Are Guns Risky?

In response to Bob Costas’ “anti-gun speech” on Sunday Night Football a friend of mine stated that “there is way too much gun violence in this country.” I’m inclined to agree. However, will there ever be a point when we don’t have too much gun violence?

When it comes to public policy, to determining what should be done to address the problem of gun violence,  how do we determine what an acceptable amount is and when public intervention is no longer necessary? Is our goal to reduce the number to 0 which, if even possible, would require invasive national intervention on a massive scale or would we be content with reducing the number of gun deaths from 31,672/yr to 21,672?

What about the fact that 19,392 or 61% of gun deaths are suicides? Would more gun control really stop people intent on killing themselves or will they find another means? Or, are we only interested in reducing the gun-related violence even if it leads to an increase in alternative methods? What about drugs? Both gun-related suicides and homicides are often linked to drugs and economist Milton Friedman argues that ending our war on drugs could eliminate 10,000 homicides a year, to say nothing of what could be done to reduce suicides by drug abuse prevention and treatment.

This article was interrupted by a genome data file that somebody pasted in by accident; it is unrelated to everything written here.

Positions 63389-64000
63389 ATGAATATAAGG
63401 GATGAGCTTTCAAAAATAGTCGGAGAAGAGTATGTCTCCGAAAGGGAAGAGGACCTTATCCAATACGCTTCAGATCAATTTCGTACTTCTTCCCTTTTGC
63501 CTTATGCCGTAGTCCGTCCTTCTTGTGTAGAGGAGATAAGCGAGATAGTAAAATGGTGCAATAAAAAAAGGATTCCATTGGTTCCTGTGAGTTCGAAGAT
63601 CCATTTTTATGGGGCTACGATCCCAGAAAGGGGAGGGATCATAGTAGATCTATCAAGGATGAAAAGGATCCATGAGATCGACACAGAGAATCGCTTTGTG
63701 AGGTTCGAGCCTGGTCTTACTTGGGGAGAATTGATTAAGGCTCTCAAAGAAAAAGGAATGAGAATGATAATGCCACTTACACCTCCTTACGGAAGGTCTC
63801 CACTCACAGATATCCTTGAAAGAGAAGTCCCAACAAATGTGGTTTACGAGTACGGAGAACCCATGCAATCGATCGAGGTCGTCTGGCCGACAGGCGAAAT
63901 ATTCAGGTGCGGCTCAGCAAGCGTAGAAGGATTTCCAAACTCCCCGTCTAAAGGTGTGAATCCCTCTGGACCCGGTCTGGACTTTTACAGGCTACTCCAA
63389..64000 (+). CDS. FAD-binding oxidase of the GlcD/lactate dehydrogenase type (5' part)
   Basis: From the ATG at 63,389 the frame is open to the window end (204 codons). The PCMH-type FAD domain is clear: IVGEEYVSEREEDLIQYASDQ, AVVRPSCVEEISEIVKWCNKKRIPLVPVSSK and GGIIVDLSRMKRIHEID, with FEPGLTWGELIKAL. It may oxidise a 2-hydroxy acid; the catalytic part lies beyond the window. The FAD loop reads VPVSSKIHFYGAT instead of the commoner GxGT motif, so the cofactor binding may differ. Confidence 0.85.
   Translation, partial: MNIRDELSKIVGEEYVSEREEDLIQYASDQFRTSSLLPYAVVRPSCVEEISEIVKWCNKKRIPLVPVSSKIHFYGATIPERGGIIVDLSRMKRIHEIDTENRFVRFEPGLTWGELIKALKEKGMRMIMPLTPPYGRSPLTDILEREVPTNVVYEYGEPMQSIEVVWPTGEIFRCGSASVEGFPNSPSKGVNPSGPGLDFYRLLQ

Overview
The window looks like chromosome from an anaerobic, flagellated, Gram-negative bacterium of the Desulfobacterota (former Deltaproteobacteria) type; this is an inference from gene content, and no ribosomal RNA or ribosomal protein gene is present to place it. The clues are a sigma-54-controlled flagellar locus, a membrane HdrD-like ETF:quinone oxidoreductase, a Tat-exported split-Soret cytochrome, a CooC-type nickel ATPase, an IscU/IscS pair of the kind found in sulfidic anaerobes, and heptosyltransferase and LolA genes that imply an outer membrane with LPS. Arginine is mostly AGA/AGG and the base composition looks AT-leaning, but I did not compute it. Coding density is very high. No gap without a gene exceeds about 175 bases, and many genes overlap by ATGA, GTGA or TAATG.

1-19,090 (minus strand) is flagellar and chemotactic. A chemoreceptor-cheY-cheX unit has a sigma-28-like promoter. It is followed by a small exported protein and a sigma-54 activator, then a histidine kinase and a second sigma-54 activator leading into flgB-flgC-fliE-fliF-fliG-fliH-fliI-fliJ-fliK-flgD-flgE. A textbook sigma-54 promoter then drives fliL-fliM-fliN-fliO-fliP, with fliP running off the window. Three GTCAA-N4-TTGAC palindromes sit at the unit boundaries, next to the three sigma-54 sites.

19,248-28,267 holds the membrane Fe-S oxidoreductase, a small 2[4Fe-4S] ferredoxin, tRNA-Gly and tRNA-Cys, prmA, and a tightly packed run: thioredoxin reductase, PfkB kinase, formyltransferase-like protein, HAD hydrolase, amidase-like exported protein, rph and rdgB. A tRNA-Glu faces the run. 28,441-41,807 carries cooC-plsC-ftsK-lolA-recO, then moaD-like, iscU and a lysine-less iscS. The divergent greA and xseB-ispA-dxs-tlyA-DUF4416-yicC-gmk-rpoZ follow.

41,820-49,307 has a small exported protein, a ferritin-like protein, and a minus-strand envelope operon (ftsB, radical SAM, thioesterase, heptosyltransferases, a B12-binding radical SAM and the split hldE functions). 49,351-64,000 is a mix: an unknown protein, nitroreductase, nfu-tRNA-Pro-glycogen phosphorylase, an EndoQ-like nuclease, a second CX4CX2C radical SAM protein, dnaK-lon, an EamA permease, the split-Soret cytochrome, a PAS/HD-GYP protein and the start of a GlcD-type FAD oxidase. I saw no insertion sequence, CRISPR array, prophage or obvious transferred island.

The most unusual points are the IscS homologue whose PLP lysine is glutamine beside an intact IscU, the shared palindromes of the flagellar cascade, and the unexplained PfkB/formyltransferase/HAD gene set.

To put the numbers into perspective, while 31,672 deaths in 2010 in the United States are gun-related, preventable medical errors kill as many as 195,000 people per year in the United States. If our objective is to reduce loss of human life then it seems that our time and resources would be better spent reducing medical errors than controlling guns (or on suicide prevention since suicides are responsible for as many as four times as many deaths as homicides in the US).

I think that bigger issues like medical errors are ignored, however, because guns are dramatic. Its a better news story, it evokes more emotion, guns are noticeable. However, perhaps we should really think about endorsing a public policy driven by evidence rather than emotions.

So, are guns risky? Of course, but then what doesn’t involve some level of risk? Preventable fatalities caused by medical errors, suicides and accidents have all proven to be more dangerous than guns. Looking at the statistics it seems that you’d be better off around a gun than in a hospital.

Do I believe that gun-violence should be ignored? Of course not. However, our attention to gun-violence seems to risk being out of proportion when compared to significantly greater killers like medical errors which receive little public attention.

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